Around the late ’90s to the early 2000s, Mitsubishi’s “Pizza Pie” Lancer was a fun-to-drive family car, but the 1.6-liter SOHC in-line-four wasn’t all that thrilling compared to Honda’s VTEC-equipped Civic.
I was writing for The Philippine Star back then when Arlan Reyes called me up. He was with the marketing department of Mitsubishi at the time, and he invited me to try out a one-off, MIVEC-equipped Lancer at their plant. Mitsubishi Innovative Valve Timing Electronic Control system was Mitsubishi’s answer to VTEC, and had yet to be introduced to the Philippine market.
I showed up at their old Cainta plant. Arlan met me at the parking lot and presented a red Lancer to me, identical to a run-of-the-mill production unit—except under the hood was a MIVEC-equipped 4G92 making 173hp. He explained to me that the engine had been brought over from Japan, and transplanted into a donor car. It was for technical evaluation by their engineers.
He gave me the key, and I gingerly navigated the traffic until we finally made it to the clear twisties of Tanay.
“Sige na, pare. Go for it.”
So, I did. And let me tell you that during those early years, a naturally aspirated in-line-four making that much power was an eye-opener. I’d always liked how the Lancer handled and felt, that all it really needed was more power to make the car truly come alive. The shoehorned engine did the deed, and the car ate up the hills with gusto.
When we reached a flat area, Arlan instructed me to pull over. He then got out of the car, popped the hood, and removed the paper element from the air filter. “Para mas makahinga, pare. Balik na lang natin mamaya kapag nasa bayan na.” And so right there, we gained another couple of horses, or maybe it was all psychological, but the engine just sang like a banshee.
And that’s the Arlan Reyes who has just been appointed by Astara as the brand head for JMC and Peugeot—a guy who cares deeply about cars and is passionate (maybe a little crazy, too) about driving. Just the thing that a car company needs to make people fall in love with its cars.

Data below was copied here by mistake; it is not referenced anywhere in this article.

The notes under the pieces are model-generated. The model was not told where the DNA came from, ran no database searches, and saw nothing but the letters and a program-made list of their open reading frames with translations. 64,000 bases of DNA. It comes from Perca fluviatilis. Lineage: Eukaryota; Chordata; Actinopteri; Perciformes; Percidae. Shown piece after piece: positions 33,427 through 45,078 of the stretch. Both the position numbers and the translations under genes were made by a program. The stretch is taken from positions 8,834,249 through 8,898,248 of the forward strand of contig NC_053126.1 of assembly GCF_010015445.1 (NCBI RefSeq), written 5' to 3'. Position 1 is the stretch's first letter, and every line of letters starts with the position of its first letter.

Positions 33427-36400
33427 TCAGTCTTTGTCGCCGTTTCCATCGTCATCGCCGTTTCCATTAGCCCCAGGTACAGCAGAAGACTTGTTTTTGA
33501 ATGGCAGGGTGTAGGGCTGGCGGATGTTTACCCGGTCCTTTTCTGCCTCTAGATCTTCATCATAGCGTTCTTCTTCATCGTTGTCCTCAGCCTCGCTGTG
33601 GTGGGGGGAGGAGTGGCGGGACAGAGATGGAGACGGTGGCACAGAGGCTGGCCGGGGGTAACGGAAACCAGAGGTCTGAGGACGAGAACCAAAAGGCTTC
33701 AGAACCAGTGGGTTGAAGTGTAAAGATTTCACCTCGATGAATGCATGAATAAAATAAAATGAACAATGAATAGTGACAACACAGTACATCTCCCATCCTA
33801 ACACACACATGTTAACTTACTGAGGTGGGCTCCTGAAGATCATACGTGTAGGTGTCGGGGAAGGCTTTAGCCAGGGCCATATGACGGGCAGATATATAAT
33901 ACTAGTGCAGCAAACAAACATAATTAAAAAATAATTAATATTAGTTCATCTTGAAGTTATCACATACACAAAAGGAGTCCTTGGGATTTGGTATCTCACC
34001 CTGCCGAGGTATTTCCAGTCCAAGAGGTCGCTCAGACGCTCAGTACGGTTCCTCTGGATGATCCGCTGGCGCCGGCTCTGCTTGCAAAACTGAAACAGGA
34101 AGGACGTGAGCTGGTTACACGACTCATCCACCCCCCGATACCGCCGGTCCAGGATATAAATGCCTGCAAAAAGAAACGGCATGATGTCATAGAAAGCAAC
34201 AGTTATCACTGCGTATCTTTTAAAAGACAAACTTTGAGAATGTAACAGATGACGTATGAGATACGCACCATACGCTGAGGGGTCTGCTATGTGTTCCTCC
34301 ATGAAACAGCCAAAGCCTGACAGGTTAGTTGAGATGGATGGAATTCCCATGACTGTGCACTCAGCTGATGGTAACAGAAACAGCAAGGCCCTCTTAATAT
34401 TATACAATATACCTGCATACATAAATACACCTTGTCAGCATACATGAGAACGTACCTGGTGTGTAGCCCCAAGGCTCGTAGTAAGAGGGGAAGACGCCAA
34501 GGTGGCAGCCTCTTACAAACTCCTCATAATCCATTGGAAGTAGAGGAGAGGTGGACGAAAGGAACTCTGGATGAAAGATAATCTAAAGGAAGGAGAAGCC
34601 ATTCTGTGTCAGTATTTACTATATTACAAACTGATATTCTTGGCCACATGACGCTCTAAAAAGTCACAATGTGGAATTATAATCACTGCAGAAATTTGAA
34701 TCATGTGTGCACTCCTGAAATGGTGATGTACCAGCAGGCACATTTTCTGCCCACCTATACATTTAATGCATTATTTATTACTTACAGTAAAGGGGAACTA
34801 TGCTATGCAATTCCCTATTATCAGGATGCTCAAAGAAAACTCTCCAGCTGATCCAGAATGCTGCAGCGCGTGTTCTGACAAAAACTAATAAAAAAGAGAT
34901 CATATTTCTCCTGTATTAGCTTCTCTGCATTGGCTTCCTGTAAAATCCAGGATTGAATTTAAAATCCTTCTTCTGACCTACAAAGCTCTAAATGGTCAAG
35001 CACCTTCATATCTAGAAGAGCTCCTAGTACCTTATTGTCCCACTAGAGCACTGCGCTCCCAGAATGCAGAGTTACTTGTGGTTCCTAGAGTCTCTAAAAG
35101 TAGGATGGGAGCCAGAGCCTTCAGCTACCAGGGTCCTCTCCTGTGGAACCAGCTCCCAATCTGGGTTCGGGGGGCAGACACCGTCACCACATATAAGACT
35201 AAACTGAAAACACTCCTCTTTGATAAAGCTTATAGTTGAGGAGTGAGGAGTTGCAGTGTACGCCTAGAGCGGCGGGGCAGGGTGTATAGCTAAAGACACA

Arlan has 25 years of experience in the motoring industry, and besides working with the media, he has had to work with dealers, advertising agencies, and whatnot—everything that has to do with marketing a brand. Besides that MIVEC experience, Arlan made sure that there was always a sizable demo fleet and a few “special” models: the Evolution VI Tommi Mäkinen Edition and the Evolution X come to mind.
Mitsubishi having such a sizable brand presence during the 2000s and the 2010s owes a lot to the efforts of Arlan and his team.
Then in 2019, he retired. He did work for some Chinese brands in the background, but it seemed he just wanted to get some much-deserved rest. Occasionally, he would pop up in my feed as he’d share the latest GoPro footage of his rallycross exploits.
Ever a modest guy, he’d criticize his own performances and point out how he could have hit the apex later or gotten on the gas sooner—never mind that he was still going a lot faster than many other guys who could only wish they were in the driver’s seat.
I asked him why he decided to unretire, and he said: “There was an itch to come back to the mainstream corporate world. I needed a channel to share my expertise and experience, and contribute to the growth of the brands under Astara.”
Car guys gonna car, and marketers gonna market. It’s in their blood.
Arlan is understandably keeping his plans close to the vest for now, and when asked, his intentions are “for JMC to successfully launch the brand and its vehicles into the market by next year. For Peugeot, I see that we have a great SUV lineup. My task there is to have more buyers consider the brand.”
If Arlan can bring that same passion and energy to Astara that he did for Mitsubishi for so many years, I think we’ll be seeing a lot of JMC trucks and Peugeot cars rolling into new homes next year.